The California State Supreme Court recently ruled that bail is constitutional. However, they stated bail cannot be excessive. Here is an excerpt from the ruling: “If the court concludes that money bail is reasonably necessary, then the court must consider the individual arrestee’s ability to pay, along with the seriousness of the charged offense and the arrestee’s criminal record, and — unless there is a valid basis for detention — set bail at a level the arrestee can reasonably afford.”

The 8th Amendment

This ruling completely conforms with exactly what the 8th Amendment to the US Constitution has stated for almost 250 years; “Bail shall not be excessive”.  

The Alleged Crime

Before fully understanding the ruling, it is helpful to understand the alleged crime:

“What brought Humphrey, 66 years old, to this point was his arrest on May 23, 2017, for first degree residential robbery and burglary against an elderly victim, inflicting injury on an elder adult, and misdemeanor theft from an elder adult. (Pen. Code, §§ 211, 368, subds. (c) & (d), 459, 667.9, subd. (a).) The criminal complaint also charged that Humphrey had suffered four prior strike convictions (see id., §§ 667, subds. (b)–(i), In re HUMPHREY Opinion of the Court by Cuéllar, J. 4 1170.12, subds. (a)–(d)) and four prior serious felony convictions (id., § 667, subd. (a)(1)), all for robbery or attempted robbery.1” Justice Cuellar

Initial Hearing

At the initial bail hearing, bail was set at $600,000 due to the prior convictions, seriousness of the crime against the victim, and the recommendation from the pretrial service agency. At a subsequent bail hearing, the judge agreed to lower bail to $350,000 which was still considerably outside the reach of Mr. Humphrey.

The ruling stated: “When making any bail determination, a superior court must undertake an individualized consideration of the relevant factors. These factors include the protection of the public as well as the victim, the seriousness of the charged offense, the arrestee’s previous criminal record and history of compliance with court orders, and the likelihood that the arrestee will appear at future court proceedings.”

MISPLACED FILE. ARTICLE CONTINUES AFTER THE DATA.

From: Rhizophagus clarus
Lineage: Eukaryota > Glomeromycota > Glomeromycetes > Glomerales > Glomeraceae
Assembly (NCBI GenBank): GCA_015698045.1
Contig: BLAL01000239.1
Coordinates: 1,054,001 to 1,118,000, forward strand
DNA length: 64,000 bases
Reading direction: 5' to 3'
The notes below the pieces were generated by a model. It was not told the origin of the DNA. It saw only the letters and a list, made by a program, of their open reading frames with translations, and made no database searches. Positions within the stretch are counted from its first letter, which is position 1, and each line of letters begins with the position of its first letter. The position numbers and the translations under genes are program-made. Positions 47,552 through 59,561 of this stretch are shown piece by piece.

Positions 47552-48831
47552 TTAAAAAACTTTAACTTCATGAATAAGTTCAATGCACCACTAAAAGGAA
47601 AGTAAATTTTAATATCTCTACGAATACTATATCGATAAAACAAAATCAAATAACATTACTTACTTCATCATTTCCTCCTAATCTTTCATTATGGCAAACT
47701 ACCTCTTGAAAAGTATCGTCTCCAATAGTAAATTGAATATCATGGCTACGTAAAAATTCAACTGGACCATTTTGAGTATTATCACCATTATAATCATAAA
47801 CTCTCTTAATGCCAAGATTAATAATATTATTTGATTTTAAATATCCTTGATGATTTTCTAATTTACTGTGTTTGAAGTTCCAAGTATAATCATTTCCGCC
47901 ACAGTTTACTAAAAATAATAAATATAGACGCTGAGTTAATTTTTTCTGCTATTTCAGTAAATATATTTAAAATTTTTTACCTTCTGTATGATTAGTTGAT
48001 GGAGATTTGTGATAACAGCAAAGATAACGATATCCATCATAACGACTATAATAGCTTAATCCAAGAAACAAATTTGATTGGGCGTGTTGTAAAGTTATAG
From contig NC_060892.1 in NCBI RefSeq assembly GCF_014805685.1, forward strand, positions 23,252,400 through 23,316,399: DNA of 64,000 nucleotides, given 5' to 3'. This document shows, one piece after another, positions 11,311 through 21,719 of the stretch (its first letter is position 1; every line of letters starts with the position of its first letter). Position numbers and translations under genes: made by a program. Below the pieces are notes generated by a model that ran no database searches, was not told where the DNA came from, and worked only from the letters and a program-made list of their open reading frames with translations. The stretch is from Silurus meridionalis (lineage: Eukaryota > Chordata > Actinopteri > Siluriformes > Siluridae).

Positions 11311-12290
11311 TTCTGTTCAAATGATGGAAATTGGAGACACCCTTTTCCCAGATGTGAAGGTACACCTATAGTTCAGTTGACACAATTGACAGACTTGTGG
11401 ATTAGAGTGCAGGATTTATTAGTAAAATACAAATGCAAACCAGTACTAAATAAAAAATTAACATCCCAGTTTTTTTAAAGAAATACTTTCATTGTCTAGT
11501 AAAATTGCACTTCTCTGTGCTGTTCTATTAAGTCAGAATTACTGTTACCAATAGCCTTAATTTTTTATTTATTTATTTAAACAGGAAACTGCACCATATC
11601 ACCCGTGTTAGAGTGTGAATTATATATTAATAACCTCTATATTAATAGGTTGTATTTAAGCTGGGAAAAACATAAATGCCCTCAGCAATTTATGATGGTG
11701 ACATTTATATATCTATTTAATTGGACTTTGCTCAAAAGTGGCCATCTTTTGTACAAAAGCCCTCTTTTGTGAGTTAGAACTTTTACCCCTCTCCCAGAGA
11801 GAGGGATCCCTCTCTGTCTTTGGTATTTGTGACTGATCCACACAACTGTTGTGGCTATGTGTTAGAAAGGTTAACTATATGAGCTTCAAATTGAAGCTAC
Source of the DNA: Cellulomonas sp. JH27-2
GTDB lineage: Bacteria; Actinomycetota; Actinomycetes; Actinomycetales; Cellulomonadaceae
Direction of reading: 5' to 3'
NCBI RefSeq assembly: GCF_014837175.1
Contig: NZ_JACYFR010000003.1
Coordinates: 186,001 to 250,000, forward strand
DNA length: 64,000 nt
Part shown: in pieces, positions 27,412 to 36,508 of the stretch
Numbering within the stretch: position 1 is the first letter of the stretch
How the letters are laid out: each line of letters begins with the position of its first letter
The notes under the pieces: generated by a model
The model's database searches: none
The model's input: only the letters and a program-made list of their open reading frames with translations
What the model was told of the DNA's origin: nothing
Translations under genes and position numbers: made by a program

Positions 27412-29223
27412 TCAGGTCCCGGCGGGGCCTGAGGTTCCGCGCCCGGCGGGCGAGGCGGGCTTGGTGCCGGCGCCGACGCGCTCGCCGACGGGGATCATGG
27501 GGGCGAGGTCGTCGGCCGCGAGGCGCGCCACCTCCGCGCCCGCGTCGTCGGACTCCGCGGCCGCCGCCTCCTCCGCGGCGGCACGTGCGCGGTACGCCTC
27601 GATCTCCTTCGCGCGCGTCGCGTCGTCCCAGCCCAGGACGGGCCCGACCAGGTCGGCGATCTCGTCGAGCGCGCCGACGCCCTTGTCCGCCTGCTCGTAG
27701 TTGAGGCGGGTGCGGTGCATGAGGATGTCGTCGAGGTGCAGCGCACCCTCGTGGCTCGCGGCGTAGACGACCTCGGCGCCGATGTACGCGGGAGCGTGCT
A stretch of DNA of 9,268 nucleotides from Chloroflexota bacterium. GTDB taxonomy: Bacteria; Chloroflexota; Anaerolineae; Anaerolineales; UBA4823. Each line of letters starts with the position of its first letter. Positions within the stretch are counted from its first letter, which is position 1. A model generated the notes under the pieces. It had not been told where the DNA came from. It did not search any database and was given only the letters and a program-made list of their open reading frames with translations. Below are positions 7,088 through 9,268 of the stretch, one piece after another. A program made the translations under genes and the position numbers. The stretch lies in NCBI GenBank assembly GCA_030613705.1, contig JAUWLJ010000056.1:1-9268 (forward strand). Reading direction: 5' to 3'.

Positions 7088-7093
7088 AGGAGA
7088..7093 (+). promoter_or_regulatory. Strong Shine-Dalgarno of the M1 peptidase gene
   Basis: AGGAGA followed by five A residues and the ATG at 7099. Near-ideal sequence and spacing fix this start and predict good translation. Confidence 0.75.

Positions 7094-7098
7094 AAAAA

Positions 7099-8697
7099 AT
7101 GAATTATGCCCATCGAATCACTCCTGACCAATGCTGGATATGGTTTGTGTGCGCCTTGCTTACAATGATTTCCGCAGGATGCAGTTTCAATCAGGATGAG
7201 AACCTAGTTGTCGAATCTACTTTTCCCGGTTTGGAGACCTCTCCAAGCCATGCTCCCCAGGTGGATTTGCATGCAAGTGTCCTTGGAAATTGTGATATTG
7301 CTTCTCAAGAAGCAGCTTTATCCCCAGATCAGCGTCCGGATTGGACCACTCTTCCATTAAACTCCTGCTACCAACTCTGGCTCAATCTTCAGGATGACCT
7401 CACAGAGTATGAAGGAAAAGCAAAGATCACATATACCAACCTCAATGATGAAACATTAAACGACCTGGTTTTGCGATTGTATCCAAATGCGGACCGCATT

Bail is Constitutional

The ruling found bail is constitutional if it is not excessive. It is identical to the 8th Amendment. If a court concludes that money bail is necessary, the court must consider the individual arrestee’s ability to pay. In addition, the court must consider the seriousness of the charge and the arrestee’s criminal record. If all those conditions are met, the court can set bail at an amount the defendant can reasonably afford.

Use of Risk Assessment

The Humphrey case was within San Francisco’s district. San Francisco has had a Pretrial agency for more than 40 years. Their purpose is to assist the court with information and recommending conditions of release or holding a person that is “too risky”. They use a “risk assessment tool” that asks various questions to “predict” the likelihood that a defendant will succeed or fail their pretrial release. Each answer provided receives a numerical score. The sum of all scores is used to create an overall risk score. The score places defendants into categories of low, medium, and high risk. In the Humphrey case, the pretrial agency agreed with the extremely high bail amount. Since the crime was serious, it is likely the risk assessment determined Humphrey was a very high risk.

The California Supreme Court clearly made the correct ruling as it completely aligns with the 8th Amendment.

About Ken Berke

Ken Berke is a licensed bail agent in Florida. As Executive Vice President of Roche Surety & Casualty Co. Inc. he frequently travels throughout the United States meeting with bail agents and the public to increase awareness of the professionalism and importance of the bail industry to victims, defendants and the judicial system. He is a frequent contributor to the Roche Surety blog where he dispels false claims against the 8th Amendment and bail through facts, statistics and logic.